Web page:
Category: Momto

Yo Momma. Tell her your story.

It’s actually hard to be friends with your mom. I mean, she’s your mom. It’s difficult to see her when she’s sad, or to have to tell her what you think she should do if she’s feeling down or she needs a kick in the pants.

When I was about 15, my mom was upset about something that had happened in the house. Something had gotten broken or whatever, and I knew I wasn’t the cause.  Being 15 of course and lounging on the couch watching TV, while she was yelling to the house “who did this” I made some smart ass comment like “I was gone all day at school then I was at work so don’t you dare blame me.”

On that day I learned Mom’s can fold space.  On that day I also learned they are ninja at finding the pain point on your body that child services cannot detect the influence on your behavior. She was across the house from me, a good forty feet.  But there was a *POP* as her body moved instantaneously to me, and the air moved into the vacuum of where she was. Her voice was suddenly quiet in my ear, her hand carefully positioned with index finger and thumb at the lower half of my bicep. The warm breath and pinch of her fingers called into instant clarity my mistake.

In my mother’s house, you do not *dare* her anything. “I’m sorry,” she said, “did you just smart off to me?”

My mother fears few things in the light of raising her children. She fears raisins. She doesn’t like sweets.  Beyond that, she fears little. She will not brook lying.  She is not interested in less than your best.  She will not tolerate absence of phone calls when you are upset or need help. Any violation of these can bring the dreaded feel of her index finger and thumb at that crucial ancient Asian documented pain point of the skin at the lower bicep.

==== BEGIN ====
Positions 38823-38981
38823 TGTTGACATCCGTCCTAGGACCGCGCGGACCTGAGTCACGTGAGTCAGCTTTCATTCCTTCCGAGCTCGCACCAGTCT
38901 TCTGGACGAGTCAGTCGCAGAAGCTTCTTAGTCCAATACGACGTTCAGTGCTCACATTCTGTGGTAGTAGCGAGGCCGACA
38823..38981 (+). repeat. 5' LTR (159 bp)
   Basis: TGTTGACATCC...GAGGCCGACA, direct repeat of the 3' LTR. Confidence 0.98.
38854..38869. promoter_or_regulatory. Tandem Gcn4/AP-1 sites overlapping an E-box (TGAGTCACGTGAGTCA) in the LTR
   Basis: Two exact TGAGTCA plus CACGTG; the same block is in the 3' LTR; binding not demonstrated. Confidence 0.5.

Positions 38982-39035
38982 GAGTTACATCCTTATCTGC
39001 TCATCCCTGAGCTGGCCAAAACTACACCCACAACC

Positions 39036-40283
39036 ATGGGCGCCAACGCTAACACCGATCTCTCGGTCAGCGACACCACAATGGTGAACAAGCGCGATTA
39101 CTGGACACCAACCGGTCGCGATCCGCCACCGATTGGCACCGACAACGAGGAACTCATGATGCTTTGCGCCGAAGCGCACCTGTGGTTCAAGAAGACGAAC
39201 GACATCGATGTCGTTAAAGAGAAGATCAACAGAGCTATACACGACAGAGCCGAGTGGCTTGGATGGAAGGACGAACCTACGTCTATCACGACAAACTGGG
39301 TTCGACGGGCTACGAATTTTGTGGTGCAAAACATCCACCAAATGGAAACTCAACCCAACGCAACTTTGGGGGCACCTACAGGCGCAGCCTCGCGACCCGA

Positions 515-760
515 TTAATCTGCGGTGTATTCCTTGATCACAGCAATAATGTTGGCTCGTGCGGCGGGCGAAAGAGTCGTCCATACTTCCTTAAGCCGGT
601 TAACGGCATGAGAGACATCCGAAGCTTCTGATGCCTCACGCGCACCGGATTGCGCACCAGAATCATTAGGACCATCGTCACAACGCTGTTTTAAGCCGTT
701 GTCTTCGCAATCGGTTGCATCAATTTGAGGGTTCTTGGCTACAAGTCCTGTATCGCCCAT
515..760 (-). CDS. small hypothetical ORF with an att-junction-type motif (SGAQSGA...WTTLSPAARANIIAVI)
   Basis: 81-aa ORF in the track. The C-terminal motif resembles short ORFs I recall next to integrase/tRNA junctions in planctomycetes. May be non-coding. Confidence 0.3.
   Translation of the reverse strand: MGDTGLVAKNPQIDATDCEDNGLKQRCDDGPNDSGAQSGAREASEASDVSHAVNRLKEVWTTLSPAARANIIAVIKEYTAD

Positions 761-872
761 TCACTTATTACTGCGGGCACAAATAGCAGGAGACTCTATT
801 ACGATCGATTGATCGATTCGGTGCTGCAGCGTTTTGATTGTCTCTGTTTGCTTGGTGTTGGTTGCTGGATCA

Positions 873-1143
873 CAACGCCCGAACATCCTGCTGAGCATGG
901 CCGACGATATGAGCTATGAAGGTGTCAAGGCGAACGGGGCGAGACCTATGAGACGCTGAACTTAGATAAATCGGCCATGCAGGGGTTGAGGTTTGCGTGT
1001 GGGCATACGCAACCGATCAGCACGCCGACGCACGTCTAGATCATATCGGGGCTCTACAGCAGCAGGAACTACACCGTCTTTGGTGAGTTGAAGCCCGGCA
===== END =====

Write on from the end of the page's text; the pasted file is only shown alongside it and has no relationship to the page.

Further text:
I have a tip for those all bothered about “Enhanced interrogation". I am a grown man, and if my mom is allowed mere seconds to pinch that spot under my arm, I WILL SING LIKE A GOD DAMNED FUCKING CANARY.  I WILL SELL OUT THE NEXT GREAT XBOX SECRET IN SECONDS*. Let’s stop the waterboarding, and let’s bring in my mom. 

Focus, like a snap point.  I’m 15 and my mother is leaning over me and all I can think is, not because I was right, but because I was so very wrong: “What was I thinking?” I say to her, “Sorry sorry!  I uh….was stupid”

Mom’s get a lot of credit.  And they deserve it.  But I don’t think they get a lot of credit for their methods, or a lot of detail about where they were important. They just get “credit”.

So for this mother’s day let me thank my mom.  Let me thank her for the reasons that I am where I am today.